Make us your home page

Today’s top headlines delivered to you daily.

(View our Privacy Policy)

Hernando commissioners narrowly approve alcohol sales at more sponsored events

BROOKSVILLE — Even after the success of last month's Reggae Festival, some county commissioners still had concerns about serving alcohol at county-sponsored events.

A divided commission agreed Tuesday to let county Parks And Recreation serve beer and wine at more events, including a two-day event planned in September.

Alcohol sales at the reggae event generated about $3,000 in profit, said Parks And Recreation Director Pat Fagan. But that wasn't the whole purpose of the event. "It's providing additional recreational activities to the community,'' he said.

Commissioner Rose Rocco, who spent several hours at the festival, said she didn't see any alcohol-related problems, adding that she has received positive comments about the event.

"I have somewhat of a problem with this,'' said Commissioner Jim Adkins, who noted that he would rather see private vendors selling at the events rather than county employees.

County resident Michael Burmann told commissioners that he believed people were overwhelmingly against the alcohol sales and that the commission should consider that.

Commission Chairman Dave Russell asked how much business would be lost if the county hosted such events in the future and didn't offer beer and wine. Fagan said he believed that the alcohol sales did draw a number of people to the event.

Commissioners voted 3-2 to allow serving of beer and wine at two additional events, with Adkins and Russell voting no.

In other business:

• Commissioner Jeff Stabins told the board that the Budget And Finance Committee wanted the County Commission to reconsider its recent vote to allow in-house maintenance staff to build the new courtroom in the government center. Since that vote, the St. Petersburg Times has reported that similar projects done in-house were done on overtime and after hours.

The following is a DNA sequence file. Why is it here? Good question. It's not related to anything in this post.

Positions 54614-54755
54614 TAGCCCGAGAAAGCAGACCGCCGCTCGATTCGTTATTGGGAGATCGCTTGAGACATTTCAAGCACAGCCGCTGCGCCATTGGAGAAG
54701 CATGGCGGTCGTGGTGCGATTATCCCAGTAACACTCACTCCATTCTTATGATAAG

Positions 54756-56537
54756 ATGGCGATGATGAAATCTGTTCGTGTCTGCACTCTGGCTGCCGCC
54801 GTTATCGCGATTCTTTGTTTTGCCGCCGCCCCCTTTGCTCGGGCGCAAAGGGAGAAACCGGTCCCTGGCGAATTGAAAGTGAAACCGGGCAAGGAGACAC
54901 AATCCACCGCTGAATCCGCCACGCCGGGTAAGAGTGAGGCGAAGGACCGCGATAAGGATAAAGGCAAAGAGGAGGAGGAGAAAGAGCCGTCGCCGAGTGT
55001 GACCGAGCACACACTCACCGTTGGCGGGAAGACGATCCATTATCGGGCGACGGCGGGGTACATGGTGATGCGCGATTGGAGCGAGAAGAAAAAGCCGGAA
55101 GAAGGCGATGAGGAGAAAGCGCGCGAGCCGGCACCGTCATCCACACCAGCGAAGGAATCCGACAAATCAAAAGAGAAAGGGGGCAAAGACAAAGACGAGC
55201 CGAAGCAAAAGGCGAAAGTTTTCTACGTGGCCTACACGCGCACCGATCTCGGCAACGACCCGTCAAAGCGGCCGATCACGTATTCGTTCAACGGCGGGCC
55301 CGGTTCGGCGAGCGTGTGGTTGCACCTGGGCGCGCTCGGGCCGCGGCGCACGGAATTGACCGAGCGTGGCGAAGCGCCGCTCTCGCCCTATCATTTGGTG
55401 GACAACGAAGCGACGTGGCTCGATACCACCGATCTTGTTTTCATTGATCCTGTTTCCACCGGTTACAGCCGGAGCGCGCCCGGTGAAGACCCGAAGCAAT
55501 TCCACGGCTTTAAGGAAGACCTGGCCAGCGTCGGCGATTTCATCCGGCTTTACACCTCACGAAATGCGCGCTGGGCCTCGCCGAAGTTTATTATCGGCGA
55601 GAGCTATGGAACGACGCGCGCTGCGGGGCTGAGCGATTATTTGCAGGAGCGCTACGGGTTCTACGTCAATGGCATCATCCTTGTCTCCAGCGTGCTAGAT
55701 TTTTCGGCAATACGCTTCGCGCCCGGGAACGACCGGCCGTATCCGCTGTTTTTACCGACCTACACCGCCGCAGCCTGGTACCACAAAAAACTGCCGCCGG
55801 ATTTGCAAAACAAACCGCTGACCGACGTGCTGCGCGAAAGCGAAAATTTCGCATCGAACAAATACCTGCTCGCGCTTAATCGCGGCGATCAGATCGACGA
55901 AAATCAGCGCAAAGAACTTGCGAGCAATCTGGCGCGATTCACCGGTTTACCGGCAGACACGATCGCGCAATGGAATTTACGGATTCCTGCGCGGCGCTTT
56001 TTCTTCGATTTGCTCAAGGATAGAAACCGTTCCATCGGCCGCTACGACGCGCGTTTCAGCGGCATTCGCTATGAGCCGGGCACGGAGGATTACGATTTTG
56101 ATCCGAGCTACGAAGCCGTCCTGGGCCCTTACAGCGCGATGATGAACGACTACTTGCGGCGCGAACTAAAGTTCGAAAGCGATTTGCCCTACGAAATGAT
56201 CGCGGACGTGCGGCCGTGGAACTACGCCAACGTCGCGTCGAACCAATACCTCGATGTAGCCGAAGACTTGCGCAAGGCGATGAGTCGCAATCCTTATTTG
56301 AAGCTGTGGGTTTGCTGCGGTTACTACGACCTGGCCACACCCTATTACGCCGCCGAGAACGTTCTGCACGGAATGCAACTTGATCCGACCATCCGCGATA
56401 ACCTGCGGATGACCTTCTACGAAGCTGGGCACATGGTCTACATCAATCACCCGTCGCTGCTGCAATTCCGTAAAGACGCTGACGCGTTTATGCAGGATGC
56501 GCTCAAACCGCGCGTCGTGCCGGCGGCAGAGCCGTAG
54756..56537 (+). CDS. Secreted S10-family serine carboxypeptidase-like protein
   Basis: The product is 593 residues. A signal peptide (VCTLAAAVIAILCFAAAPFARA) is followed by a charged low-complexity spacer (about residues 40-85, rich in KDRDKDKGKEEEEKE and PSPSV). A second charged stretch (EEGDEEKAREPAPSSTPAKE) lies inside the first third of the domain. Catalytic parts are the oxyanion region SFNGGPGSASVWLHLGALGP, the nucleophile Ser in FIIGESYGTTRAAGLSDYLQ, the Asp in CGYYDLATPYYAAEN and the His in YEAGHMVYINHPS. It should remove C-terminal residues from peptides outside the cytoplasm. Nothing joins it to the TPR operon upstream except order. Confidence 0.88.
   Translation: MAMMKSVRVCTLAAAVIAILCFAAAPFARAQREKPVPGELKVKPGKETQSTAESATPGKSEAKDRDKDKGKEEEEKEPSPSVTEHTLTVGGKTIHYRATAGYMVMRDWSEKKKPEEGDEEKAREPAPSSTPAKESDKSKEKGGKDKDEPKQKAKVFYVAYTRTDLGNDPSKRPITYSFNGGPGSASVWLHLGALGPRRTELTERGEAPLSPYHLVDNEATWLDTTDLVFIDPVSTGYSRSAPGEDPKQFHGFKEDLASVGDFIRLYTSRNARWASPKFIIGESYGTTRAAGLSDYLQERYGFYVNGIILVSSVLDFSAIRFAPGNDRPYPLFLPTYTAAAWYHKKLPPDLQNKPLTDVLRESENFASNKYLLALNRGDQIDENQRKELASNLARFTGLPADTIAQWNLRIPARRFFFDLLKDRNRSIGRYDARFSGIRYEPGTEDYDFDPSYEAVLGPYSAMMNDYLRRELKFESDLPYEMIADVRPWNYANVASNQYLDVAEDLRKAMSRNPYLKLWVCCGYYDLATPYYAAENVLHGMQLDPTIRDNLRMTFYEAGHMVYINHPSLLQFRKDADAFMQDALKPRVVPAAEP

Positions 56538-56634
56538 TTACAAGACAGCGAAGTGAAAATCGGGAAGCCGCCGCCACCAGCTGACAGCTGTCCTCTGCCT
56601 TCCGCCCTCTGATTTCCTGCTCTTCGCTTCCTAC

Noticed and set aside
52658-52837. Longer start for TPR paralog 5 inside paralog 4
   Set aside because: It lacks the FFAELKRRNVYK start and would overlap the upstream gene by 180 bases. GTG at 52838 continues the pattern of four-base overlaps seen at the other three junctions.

County Administrator David Hamilton told commissioners he was meeting with county engineer Charles Mixson and assistant engineer Gregg Sutton this week to gather more information for the budget committee and the commission.

• Hamilton apologized for hiring an outside law firm to assist the county in the first bargaining session with the Teamsters Union earlier this month. He said he now knows that such decisions must be made by the commissioners. "You have been to the woodshed,'' Russell told him.

Commissioners voted to pay the $2,186 bill from the law firm of Thompson, Sizemore, Gonzalez and Hearing, P.A.

• Commissioners held a public hearing on the proposed new water and sewer fees crafted to pay operational costs and pay for $150-million in planned utility upgrades.

The restructured water rates, which will be phased in over five years, would mean the typical water and sewer bill for the user of 8,000 gallons of water per month would increase from $42.25 to $43.01 next year. By 2014, that bill would rise to $57.12.

The hearing was continued until June 9 at 9:30 a.m. to meet a requirement county staff just discovered that all utility customers be notified of the rate increase in their utility bills.